Can Your Employer Require You To Get the Coronavirus Vaccine?
After nearly 9 months since the Coronavirus pandemic hit the United States, the FDA has approved two vaccines. As more and more Americans get vaccinated, people are wondering whether employers can require all employees to be vaccinated before returning to the workplace. Some employers may want to force employees to be vaccinated to help ensure the safest working environment possible. But do employers have the right to dictate an employee’s medical choices? This is a very important question in light of the fact that, as of November 2020, 39% of Americans reported that they probably or definitely would not get the vaccine due to a lack of trust in its development process.
Equal Employment Opportunity Commission Says Employees Who Refuse A Vaccine Can Legally Be Barred From The Workplace
The Equal Employment Opportunity Commission is the federal agency that enforces workplace discrimination laws. The Americans With Disabilities Act has previously limited the ability of employers to require medical examinations for employees. However, the Act has previously allowed some medical tests when there is a legitimate business reason, such as requiring a drug test when an employee’s drug use could interfere with their work ability. The EEOC issued new guidance this month that specifically addressed the coronavirus vaccine in relation to the Americans with Disabilities Act. The guidance states that employers can legally require employees to get the Coronavirus vaccine and bar them from the workplace if they refuse to do so. The Commission stated, “If a vaccine is administered to an employee by an employer for protection against contracting Covid-19, the employer is not seeking information about an individual’s impairments or current health status . . . and, therefore, it is not a medical examination.”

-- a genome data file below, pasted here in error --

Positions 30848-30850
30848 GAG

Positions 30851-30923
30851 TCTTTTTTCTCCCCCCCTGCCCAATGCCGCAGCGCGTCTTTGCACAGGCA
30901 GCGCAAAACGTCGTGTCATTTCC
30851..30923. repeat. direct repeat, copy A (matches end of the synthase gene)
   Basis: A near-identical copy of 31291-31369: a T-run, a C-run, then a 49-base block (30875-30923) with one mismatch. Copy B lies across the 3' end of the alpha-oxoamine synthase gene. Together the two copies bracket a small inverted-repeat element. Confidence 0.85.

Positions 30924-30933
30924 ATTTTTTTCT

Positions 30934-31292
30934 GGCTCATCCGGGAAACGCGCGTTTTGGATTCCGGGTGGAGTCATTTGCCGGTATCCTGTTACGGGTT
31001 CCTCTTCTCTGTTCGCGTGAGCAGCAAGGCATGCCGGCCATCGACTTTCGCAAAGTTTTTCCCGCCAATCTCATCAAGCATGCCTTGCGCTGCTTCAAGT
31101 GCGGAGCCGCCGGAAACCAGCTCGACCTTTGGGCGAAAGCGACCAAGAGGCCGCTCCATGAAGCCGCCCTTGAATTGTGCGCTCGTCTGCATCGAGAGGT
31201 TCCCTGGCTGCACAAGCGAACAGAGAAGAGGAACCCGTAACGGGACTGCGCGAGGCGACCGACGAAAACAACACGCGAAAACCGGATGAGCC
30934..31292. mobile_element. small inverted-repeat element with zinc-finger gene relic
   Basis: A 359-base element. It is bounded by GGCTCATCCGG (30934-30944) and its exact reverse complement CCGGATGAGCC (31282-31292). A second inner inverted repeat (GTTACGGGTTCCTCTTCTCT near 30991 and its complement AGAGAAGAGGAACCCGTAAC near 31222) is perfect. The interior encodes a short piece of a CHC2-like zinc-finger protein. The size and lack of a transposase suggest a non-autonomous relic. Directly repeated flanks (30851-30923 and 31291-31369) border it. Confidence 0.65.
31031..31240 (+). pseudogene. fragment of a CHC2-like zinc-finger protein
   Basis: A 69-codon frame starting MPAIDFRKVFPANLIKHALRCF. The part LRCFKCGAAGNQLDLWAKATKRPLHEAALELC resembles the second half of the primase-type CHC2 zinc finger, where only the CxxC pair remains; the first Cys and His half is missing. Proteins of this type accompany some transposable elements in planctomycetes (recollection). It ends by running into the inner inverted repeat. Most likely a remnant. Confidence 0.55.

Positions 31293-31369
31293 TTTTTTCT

Some Potential Exceptions to the Employer-Mandated Vaccines
While employers can require employees to get Coronavirus vaccines in general, there may be some legal exceptions on a case-by-case basis. Firstly, there likely will have to be religious accommodations. If an employee has a sincerely held religious belief that conflicts with receiving vaccines, he or she may be able to bring a religious discrimination claim if fired for refusing to get vaccinated. Another possible exception to a mandatory vaccine rule could be for medical reasons. For example, if an employee is severely allergic to the vaccine, he or she may be required to have a medical exemption. The upcoming Biden administration may also issue more legislation or guidance that could add additional exceptions to an employer’s mandatory vaccine policy.
Seek Legal Assistance Today
If your rights have been violated in the workplace, seek legal assistance today. The Working Solutions Law Firm, located in New York City, can assist you. Contact us today at (646) 430-7930 to schedule a free case evaluation and receive experienced legal counsel.